Featured Image

BOSTON, MA, June 20, 2016 (LifeSiteNews) — Pro-life activists are calling for the retraction of a 2005 study that purported to find that a 20-week preborn baby cannot feel pain, pointing out that the study authors were closely allied to the abortion industry, while the results are by now hopelessly outdated.

The study has been cited time and again by pro-abortion media and activists to defeat “pain-capable” abortion bans on both the state and federal level.

But now public policy analyst James Agresti is leading the charge for the Journal of the American Medical Association (JAMA) to retract their 2005 study. Other pro-life activists are supporting the call for the retraction.

Agresti, the president of Just Facts, a think tank dedicated to researching and publishing verifiable facts about public policy issues, calls the 2005 study, “the media’s go-to source for fetal pain.” 

However, “The JAMA paper’s central argument was conclusively refuted by peer-reviewed medical journals less than two years after it was published,” Agresti observes.

More recent scientific research has contradicted the 2005 conclusions that the preborn cannot feel pain were wrong. The New England Journal of Medicine (NEJM) published studies which show that by seven weeks, pain “sensory receptors appear,” and spread to “all cutaneous [skin] and mucous surfaces” by 18 weeks.

The NEJM noted the 18-week cerebral cortex has the same number of nerve cells as a full-grown adult.

Multiple studies show that preborn babies respond to touch as early as six weeks.

The Encyclopedia of Human Biology notes that by 10 weeks, “All components of the brain and spinal cord are formed, and nerves link the stem of the brain and the spinal cord to all tissues and organs of the body.” By 12 weeks, “Electrical activity of the nervous system is discernible” and “attempts to suckle” are observed “in utero and in aborted fetuses.”

A 2012 study published in the journal Fetal Diagnosis and Therapy titled, “Fetal and Maternal Analgesia/Anesthesia for Fetal Procedures,” showed that as early as 14 weeks, a preborn child demonstrates “a physiological fetal reaction to painful stimuli.”

The journal Anesthesiology even noted that as early as 18 weeks, the preborn “elaborates pituitary-adrenal, sympatho-adrenal, and circulatory stress responses to physical insults.”

Many other studies have shown the same thing: by 20 weeks and before, preborn babies have pain receptors, consciousness, and react to pain. The Family Research Council's Arina Grossu has offered a summary of the evidence.

And yet, the mainstream media, including the New York Times, the Los Angeles Times, CNN, Slate, and the Daily Beast, continue to propagate the idea that at 20 weeks, the preborn cannot feel pain, citing the 2005 JAMA study as their authoritative proof. The 2005 JAMA study has been cited 191 times in other studies as supporting science, according to Thomson Reuters Web of Science. Even “fact checking” websites propagate the falsehood.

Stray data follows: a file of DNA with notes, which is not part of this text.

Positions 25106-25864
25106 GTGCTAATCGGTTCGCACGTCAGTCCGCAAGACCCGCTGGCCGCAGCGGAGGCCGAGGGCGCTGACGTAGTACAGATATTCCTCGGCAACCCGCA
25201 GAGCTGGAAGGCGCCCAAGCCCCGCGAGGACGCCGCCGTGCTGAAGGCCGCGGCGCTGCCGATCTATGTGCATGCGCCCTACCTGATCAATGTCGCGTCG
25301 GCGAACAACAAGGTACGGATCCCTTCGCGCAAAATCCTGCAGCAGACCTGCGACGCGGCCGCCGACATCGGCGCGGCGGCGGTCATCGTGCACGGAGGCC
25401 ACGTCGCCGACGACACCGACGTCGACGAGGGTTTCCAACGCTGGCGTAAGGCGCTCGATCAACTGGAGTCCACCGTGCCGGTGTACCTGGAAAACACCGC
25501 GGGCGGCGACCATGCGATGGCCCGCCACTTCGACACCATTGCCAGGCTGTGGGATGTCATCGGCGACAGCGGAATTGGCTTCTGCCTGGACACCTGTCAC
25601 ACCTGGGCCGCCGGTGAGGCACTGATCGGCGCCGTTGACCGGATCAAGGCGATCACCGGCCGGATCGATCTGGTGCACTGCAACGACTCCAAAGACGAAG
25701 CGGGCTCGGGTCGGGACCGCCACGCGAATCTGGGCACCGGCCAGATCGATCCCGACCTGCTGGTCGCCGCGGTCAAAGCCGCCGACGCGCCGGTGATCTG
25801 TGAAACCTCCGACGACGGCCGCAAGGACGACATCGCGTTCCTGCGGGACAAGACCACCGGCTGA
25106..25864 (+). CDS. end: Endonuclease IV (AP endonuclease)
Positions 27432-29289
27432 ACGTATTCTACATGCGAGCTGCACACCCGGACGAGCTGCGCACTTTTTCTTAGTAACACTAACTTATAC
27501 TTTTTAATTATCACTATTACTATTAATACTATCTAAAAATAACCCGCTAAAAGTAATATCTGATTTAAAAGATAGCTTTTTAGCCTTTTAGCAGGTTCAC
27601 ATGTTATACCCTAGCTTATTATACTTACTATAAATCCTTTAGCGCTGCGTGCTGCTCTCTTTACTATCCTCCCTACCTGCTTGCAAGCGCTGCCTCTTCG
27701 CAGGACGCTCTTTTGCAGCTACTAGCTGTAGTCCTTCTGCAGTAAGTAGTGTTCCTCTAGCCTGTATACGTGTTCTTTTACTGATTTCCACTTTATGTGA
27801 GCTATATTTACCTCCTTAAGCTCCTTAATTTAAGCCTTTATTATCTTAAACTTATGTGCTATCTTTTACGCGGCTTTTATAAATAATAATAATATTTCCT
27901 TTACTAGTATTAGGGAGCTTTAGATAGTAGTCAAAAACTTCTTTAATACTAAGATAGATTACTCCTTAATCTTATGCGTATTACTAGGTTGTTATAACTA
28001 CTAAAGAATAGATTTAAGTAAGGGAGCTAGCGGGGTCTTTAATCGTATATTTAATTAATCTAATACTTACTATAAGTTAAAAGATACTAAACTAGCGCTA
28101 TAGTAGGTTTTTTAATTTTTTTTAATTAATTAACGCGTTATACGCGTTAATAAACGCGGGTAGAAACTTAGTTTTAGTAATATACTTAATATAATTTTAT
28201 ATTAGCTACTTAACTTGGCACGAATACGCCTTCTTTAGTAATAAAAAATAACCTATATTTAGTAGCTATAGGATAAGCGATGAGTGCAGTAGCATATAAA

“Tell the mother of a wailing 27-week preemie that her baby doesn't feel pain as the nurse sticks the child with a needle, and you're sure to get an animated response,” Bradley Mattes, President of Life Issues Institute, told LifeSiteNews. “When pro-abortion publications like the New York Times question the validity of this study, you know it can't be taken seriously.”

“It shows the extent pro-abortion activists go to when promoting an agenda of abortion-on-demand,” Mattes added.

Agresti also pointed out that several of the study's authors have been directly involved in the abortion industry.

Dr. Eleanor Drey, works as the medical director for an abortion business, “Women's Options Center” in San Francisco. The Women's Options Center's website explains, “Women's Options Center's mission is to offer high quality, sensitive and confidential abortion services.”

Dr. Drey also is an associate professor at the Bixby Center for Global Reproductive Health, under the University of California, San Francisco.

Additionally, Susan Lee, the study's lead author, worked previously as a lawyer for the National Abortion Rights Action League.

The New York Times noted these conflicts of interest in an article headlined, “Study Authors Didn't Report Abortion Ties.”

Agresti also noted that the study's third author, Mark Rosen, worked at an abortion clinic.

“This paper was published under false pretenses, and its central claim is demonstrably false,” Agresti concluded.

Other pro-life leaders agreed with Agresti. “The paper is ethically unsound and scientifically inaccurate,” David Prentice, professor of molecular genetics at The Catholic University of America, told the National Catholic Register. “I think it would be appropriate for that paper to be retracted.”

Students for Life president Kristin Hawkins stated that the study “has been used as a propaganda tool pushed by the abortion industry,” and women are betrayed by “having this study in the public eye without acknowledging the people behind it, those who profit greatly from abortion.”

“JAMA has proven time and again that they are not interested in science or medicine,” Operation Rescue President Troy Newman told LifeSiteNews. “JAMA continues to use discredited and faulty data to advance their rabid pro-abortion and eugenic driven agenda.”

“The editorial board at JAMA are abortion purists, they have never met an unborn baby they would not abort, or a fetal organ that would not exploit for personal gain,” Newman concluded.

A spokesman from JAMA said its editor-in-chief received the request for a retraction, and is evaluating it. The journal's current editor-in-chief is Howard Bauchner of Boston University.